My mother treats men and women differently. At first glance, it might seem that she reveres men and thinks women rather stupid. But that is not actually the case.
She treats men as if they are gods; when asked to describe her approach to a man, I've said in the past ( I was probably drunk too, at the time): "Well, she'll kiss his ass ."
And indeed she does, verbally, at any rate. She flirts, she lavishes outrageous compliments, she bats her eyelashes and sticks out her ample breasts.
I remember being acutely embarrassed by her antics when I was a girl. She'd pull out her routine for any man who dropped by the house, including my boyfriends. Upon sensing the imminent approach of a man, no matter what age or attachment, she'd run to renew her lipstick, then she'd go full blast flirty, giggly, gross.
After the age of 3o or so, I dropped the embarrassment and confusion for nausea.
She still does this now, to my husband.
The funny thing is, I have yet to encounter a man who didn't buy her message and swallow it hook, line and sinker.
She can say the most inappropriate, out-of-place, just-darn-silly things, and as long as she's stroking their ego, they get this stupid grin and do just as she asks.
But here's the thing about my mother's approach to men... To their face, she tells them they are the most fantastic things since sliced bread. And they all react the same: "Uh gosh, golly gee. Here's a woman telling me I'm great, and she shore seems to admire me!"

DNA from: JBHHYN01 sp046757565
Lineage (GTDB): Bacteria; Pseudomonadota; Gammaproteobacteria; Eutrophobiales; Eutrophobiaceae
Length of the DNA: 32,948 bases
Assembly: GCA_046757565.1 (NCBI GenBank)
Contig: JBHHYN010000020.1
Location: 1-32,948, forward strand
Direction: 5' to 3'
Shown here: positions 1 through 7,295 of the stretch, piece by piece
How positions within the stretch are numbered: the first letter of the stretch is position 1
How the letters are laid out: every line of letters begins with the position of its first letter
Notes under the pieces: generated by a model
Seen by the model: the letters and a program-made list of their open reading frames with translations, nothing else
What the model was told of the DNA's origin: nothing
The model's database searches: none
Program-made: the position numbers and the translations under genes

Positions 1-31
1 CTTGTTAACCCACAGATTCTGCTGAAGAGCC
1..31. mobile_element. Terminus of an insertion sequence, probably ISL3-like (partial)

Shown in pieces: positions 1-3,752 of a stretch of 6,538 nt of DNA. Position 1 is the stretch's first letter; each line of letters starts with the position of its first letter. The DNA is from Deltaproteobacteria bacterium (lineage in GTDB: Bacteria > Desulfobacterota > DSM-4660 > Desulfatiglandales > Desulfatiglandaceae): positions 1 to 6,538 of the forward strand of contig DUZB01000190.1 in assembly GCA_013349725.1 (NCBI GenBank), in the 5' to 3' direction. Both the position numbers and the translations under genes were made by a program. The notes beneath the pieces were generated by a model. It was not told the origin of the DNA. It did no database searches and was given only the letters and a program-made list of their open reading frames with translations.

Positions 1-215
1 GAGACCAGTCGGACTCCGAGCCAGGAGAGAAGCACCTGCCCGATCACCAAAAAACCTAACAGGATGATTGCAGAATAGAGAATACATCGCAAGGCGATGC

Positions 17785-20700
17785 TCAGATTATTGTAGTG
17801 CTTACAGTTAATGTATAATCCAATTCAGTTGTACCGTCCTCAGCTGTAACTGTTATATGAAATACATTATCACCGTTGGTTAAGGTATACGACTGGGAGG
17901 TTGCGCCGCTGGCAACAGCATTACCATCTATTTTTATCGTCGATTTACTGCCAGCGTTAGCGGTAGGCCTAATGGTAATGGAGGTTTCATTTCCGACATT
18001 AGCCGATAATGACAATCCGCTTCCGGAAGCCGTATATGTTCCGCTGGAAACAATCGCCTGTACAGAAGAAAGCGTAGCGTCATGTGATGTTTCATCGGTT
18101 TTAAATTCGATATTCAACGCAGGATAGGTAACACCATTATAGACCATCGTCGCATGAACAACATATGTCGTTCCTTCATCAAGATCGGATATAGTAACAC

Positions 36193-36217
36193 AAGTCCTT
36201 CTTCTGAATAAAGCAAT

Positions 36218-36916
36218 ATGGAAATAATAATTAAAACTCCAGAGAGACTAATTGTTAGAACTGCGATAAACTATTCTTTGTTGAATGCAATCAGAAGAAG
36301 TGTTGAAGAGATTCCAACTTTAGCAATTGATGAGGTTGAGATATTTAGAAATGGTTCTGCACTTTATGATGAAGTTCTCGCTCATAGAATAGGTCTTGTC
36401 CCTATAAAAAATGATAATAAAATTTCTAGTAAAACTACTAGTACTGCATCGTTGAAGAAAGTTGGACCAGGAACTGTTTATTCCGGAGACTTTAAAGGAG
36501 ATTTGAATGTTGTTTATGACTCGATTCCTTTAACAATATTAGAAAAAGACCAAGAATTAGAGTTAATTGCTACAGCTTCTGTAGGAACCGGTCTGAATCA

Out go their chests, in go their guts , and she can ask them to lift the heaviest object, across several miles of quicksand, and because why? "Well, because I want it so." (giggle)
And off they go, lifting and sweating and risking a coronary, all for an obese, condescending 90-year-old woman.
Then, she praises them, not unlike dogs, and sends them off with half-a- dozen cookies. Everyone is happy.
In truth though, behind their backs, she ain't quite so complimentary.
Behind the backs of the men who lift things, my mother says other things. She says the kinds of things I had to listen to, for years, about my father. She talks about how "hard" it's been, for her women friends, with their crappy, drunk, abusive, etc. husbands.
And she tells me, over and over, "Why would I ever have wanted to marry again? Would I want to have to wash some man's dirty socks and underwear?"
I know I'm generalizing, but I really believe this anecdote sums up my mother's, and many of her generation's, relationship with men.